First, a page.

Born in Canada in 1862, educated at Trinity College of the University of Toronto, and ordained in the Anglican Church of Canada, Charles Henry Brent came to the United States where, in 1901, the House of Bishops of The Episcopal Church elected him Missionary Bishop of the Philippines. Though he arrived in Manila with all the trappings of the new American establishment, Bishop Brent soon demonstrated that he would resist the nationalistic and cultural imperialist temptations that marked some Protestant missions. He refused to waste his time in criticism of the Roman Catholic faith of most Filipinos. He declined to serve as a mere chaplain to the wealthy American expatriate community in Manila. As a missionary bishop, he determined instead to go to the multitude of non-Christians in the islands and to see that American government of the islands was responsible.
Bishop Brent founded several schools and a charity hospital in Manila. He began a crusade against the opium trade, which he expanded to the Asian continent, becoming in 1909 a sort of early 20th century “drug czar” as President of the Opium Conference in Shanghai.
His evangelistic missions took him to the sophisticated Chinese community of Manila and to the pagan and uncivilized Igorots of Luzon. He initiated a Christian mission among the hostile Moros of the Sulu Archipelago. But by 1917 his health was such that he accepted election as Bishop of Western New York, having declined three previous elections to remain at his post in the Philippines.
As marked in Lesser Feasts and Fasts (1980), Bishop Brent
was the outstanding figure of the Episcopal Church on the world scene for two decades. The central focus of his life and ministry was the cause of Christian unity. After attending the World Missionary Conference in Edinburgh in 1910, he led the Episcopal Church in the movement that culminated in the first World Conference on Faith and Order, held in Lausanne in 1927, and over which he presided.
The historian James Thayer Addison described Brent as “a saint of disciplined vigor…a priest and bishop who gloried in the heritage of his Church, yet who stood among all Christian brothers as one who served…He was everywhere an ambassador of Christ.”
While serving as Bishop of Western New York, Brent preached a sermon at the consecration of Dr E. M. Stires as Bishop of Long Island, which sermon Brent entitled, “The Authority of Christ”. The concerns of the truly catholic bishop and ecumenist show in his admonition that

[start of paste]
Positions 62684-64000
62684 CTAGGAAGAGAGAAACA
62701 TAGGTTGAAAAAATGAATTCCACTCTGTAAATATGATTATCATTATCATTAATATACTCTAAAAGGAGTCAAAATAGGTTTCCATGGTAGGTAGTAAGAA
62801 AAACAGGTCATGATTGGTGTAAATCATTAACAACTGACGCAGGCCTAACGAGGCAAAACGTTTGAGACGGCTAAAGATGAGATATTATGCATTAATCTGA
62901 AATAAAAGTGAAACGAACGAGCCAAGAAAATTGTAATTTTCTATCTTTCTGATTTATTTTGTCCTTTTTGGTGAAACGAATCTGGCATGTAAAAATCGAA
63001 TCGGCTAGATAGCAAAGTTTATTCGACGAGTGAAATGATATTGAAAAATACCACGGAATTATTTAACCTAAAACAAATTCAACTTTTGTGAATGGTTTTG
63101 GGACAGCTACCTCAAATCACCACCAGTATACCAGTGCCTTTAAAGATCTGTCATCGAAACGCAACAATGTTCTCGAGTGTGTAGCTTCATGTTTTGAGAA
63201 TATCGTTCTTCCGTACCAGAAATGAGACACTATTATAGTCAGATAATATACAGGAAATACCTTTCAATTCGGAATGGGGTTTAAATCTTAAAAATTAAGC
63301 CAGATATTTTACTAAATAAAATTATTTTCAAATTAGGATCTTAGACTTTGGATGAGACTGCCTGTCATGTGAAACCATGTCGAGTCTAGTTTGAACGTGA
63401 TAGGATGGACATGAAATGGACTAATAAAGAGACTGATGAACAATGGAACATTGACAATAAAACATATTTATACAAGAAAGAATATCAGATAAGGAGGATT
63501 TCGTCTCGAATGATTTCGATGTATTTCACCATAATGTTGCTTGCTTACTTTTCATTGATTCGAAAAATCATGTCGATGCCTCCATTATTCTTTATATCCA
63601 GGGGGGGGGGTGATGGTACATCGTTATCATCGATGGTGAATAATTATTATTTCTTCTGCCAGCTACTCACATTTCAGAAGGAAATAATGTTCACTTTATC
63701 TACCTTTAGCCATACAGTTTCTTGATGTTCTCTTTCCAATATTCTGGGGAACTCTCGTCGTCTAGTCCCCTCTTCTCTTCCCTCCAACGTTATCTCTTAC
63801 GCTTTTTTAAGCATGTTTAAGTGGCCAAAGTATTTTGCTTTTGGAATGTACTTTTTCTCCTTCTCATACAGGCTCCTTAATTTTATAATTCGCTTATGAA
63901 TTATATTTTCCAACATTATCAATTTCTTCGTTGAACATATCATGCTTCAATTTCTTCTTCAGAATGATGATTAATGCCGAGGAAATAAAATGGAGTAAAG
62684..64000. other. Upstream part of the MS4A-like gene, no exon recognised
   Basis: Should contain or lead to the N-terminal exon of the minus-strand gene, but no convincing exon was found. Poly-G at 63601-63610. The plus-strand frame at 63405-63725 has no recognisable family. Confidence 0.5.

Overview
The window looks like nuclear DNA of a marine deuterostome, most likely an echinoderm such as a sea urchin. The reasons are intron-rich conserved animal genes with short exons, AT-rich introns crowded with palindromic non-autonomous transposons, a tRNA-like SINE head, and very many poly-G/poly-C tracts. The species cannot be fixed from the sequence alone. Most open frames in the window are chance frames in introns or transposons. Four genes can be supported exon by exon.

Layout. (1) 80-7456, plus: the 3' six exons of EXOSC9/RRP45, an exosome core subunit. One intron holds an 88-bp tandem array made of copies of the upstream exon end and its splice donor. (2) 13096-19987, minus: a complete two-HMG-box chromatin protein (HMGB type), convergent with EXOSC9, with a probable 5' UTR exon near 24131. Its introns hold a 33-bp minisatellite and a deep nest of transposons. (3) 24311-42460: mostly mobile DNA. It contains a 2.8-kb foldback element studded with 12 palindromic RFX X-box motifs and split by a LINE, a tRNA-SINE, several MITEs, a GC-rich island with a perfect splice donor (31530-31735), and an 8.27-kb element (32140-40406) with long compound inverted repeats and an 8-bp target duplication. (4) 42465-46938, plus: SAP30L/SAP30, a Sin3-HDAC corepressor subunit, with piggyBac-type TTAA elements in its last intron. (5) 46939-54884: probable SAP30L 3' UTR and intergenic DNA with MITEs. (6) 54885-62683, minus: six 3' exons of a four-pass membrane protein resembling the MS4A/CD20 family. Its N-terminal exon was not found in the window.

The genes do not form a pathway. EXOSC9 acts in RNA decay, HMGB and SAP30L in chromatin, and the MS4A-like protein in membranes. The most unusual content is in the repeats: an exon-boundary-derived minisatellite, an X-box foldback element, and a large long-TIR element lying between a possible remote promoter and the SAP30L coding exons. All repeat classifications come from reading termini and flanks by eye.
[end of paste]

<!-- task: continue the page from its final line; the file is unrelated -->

The unity of Christendom is no longer a beautiful dream. It is a pressing necessity for the arousing of that passion for Christ which will be the most flam¬ing thing in the world…Nationalism began to eat into the body of Christendom four hundred years ago and has continued to work until Christianity has been nationalized instead of the nations being Christianized…Until the churches unite we shall have to move as men grievously wounded—haltingly, lamely, without a supernational and final guide in the moral and spiritual movements of the time. We shall be unable to invite the nations to walk in the light of the Kingdom of God and in this way bring their glory and honor, together with that of their rulers, into it.
One of Brent’s prayers for the mission of the Church was included in the American Book of Common Prayer (1979):
Lord Jesus Christ, you stretched out your arms of love on the hard wood of the cross that everyone might come within the reach of your saving embrace: So clothe us in your Spirit that we, reaching forth our hands in love, may bring those who do not know you to the knowledge and love of you; for the honor of your Name. Amen.
Bishop Brent died in 1929.
Heavenly Father, whose Son prayed that we all might be one: Deliver us from arrogance and prejudice, and give us wisdom and forbearance, that, following your servant Charles Henry Brent, we may be united in one family with all who confess the Name of your Son Jesus Christ; who lives and reigns with you and the Holy Spirit, one God, now and for ever. Amen.
The propers for the commemoration of Charles Henry Brent, Bishop of the Phillipines and of Western New York, are published on the Lectionary Page website.